A “test strip” type dry reagent prothrombin time meter, constructed according to the teachings of U.S. Pat. Nos. 5,344,754; 5,418,131; 5,418,143; 5,580,744 and D371,605 was programmed with a 64 record database. Each record of the database consisted of: The test result (INR) number, sample type being analyzed (capillary, venous, plasma), calibration setting of the meter, use or non-use of liquid or electronic control solution, test time and date, number of elapsed tests since the meter was manufactured, user identification code, and a checksum. The meter was programmed so that the input means by which the user could view this database was a “M” button located on the side of the meter. As the user pressed the “M” button down, the meter read through the database, last entry first, and displayed the results to the user as:
The test counter and checksum values were not displayed, but were available for download.
This let the user know that the last reading, “RCL 1” (recall stored reading number 1) was done by a user (nurse or patient) with identification code 12. The test was done on Mar. 13, 1999. A control solution was done, as can be inferred by the “C” suffix after the INR result. The test result (INR value) was 1.2. The meter was set to read capillary blood, and was using test strips with a calibration code of 15.
Pressing down “M” button caused the meter to retrieve the next to last value, “RCL 2,” and so on.
Additionally, the meter was designed to contain a 768-byte user configurable memory. This user data memory was distinct from the 64 record test database. The user data memory was used to facilitate telemedicine sessions, and could contain information such as additional user identification, telephone or access codes and numbers, results from previous telemedicine sessions, etc.
The user configurable memory allowed the meter to be customized with a patient specific ID code, such as the patient's social security number and name. This could be stored and retrieved from the meter's user data memory. By combining the user identification number with the test counter, each test reading downloaded from the meter could be uniquely identified in a larger central database, without the necessity of looking up which meter has been assigned to which patient. Patients could use more than one meter without confusing a central database. This allows a central clinic to set many meters to the same clinic ID code, and then assign each nurse or patient their own unique ID number. Nurses or patients are able to pick a meter at random from a pool of clinic specific meters, enter in their specific ID code, and the central database was able to track which readings came from which nurse or patient at which clinic.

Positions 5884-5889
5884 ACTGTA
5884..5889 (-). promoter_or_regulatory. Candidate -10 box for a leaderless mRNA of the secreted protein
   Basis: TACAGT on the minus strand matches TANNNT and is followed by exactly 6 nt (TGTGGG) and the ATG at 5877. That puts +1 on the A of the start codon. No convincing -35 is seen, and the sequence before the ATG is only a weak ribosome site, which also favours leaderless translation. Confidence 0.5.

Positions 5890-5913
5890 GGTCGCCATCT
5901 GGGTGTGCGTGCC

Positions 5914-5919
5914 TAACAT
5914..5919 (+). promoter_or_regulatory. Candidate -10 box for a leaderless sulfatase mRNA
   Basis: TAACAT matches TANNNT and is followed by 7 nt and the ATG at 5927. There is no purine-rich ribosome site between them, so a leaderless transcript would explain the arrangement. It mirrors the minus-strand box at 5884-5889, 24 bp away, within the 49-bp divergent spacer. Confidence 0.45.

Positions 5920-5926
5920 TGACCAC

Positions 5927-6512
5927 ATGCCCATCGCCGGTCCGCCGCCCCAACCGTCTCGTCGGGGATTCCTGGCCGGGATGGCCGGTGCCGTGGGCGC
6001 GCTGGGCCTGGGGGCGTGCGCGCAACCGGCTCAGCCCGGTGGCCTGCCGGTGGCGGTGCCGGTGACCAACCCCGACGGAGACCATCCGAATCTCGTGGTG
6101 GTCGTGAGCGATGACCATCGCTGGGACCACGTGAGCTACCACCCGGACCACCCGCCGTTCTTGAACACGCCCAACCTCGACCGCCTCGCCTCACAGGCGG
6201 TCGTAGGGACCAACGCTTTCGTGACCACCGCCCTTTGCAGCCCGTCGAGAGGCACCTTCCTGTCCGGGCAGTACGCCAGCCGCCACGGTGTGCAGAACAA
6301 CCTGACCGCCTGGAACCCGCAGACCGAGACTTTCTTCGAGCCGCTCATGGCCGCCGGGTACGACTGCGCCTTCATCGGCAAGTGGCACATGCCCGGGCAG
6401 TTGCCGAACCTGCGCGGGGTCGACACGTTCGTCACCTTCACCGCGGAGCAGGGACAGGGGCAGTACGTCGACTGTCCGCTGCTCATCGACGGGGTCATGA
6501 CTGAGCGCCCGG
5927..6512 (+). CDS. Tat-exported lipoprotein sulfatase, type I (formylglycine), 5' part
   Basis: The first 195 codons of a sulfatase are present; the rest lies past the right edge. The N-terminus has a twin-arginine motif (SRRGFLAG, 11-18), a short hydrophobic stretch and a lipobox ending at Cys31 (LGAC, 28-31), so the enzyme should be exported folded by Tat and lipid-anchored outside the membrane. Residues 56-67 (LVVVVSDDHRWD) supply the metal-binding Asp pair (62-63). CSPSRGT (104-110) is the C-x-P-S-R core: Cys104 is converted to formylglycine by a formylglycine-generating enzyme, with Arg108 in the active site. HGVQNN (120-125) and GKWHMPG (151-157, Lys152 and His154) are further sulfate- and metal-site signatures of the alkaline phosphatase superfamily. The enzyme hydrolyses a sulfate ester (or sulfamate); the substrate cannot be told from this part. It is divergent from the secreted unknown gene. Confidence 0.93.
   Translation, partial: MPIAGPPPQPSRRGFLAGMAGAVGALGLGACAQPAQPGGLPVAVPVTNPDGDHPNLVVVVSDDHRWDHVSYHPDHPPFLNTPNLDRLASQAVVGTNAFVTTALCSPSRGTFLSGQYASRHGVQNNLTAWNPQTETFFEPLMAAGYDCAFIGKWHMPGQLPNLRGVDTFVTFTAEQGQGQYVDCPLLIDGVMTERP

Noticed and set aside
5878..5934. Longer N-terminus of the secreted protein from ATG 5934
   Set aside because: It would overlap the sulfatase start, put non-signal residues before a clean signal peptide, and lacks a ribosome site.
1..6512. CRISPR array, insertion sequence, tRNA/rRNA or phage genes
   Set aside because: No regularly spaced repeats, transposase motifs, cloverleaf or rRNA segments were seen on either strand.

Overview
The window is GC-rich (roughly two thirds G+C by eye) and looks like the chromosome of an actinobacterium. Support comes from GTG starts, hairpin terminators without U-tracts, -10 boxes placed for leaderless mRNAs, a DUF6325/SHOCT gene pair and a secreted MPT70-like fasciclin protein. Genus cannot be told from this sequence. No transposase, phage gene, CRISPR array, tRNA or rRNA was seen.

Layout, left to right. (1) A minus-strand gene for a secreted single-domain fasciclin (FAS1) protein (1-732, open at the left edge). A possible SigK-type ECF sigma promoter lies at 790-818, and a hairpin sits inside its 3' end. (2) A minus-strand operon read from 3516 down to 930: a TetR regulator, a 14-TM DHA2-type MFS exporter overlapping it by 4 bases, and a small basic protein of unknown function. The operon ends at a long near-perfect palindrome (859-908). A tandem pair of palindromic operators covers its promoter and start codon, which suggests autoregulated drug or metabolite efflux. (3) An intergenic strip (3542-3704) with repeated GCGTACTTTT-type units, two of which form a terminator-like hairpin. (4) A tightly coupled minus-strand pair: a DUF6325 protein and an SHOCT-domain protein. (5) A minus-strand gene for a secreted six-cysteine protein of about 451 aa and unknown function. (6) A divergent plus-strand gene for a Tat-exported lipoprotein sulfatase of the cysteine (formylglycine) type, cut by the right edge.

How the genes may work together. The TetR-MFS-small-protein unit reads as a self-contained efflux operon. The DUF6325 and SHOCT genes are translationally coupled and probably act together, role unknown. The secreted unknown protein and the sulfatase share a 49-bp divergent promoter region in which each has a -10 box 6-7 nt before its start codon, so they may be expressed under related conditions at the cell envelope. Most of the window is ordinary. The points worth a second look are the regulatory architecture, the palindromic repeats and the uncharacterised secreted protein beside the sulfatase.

Additionally, the meter had a unique meter identification number. This could be optionally downloaded depending upon the configuration of the remote telecommunications system.
Additionally, the meter had a number of user configuration options, which could be remotely set as a result of the telemedicine session. These user configuration options included: Toggle on/off of obligatory daily quality control testing, Toggle on/off of remote telemedicine seeking activity (as well as the parameters associated with such activity), Toggle on/off & configure printer, and Toggle on/off ability of the local user to change meter modes between capillary blood (the meter's normal use), and venous blood or plasma samples (typically only done in reference laboratories).
The setting of the meter's clock could also be verified remotely, and updated if necessary.
Because embedded microprocessors used for medical meters often are chosen for properties (e.g. good analog/digital conversion, low power consumption, low noise) other than speed, and because programming for embedded processors must be extensively validated, it was advantageous to pick a data transmission scheme that did not require much on-board data processing. To keep this overhead to a minimum, the data transmission scheme used in this example simply made the meters internal database memory available to the remote database location. This pushed the overhead of data manipulation to the more capable and more easily configured remote unit.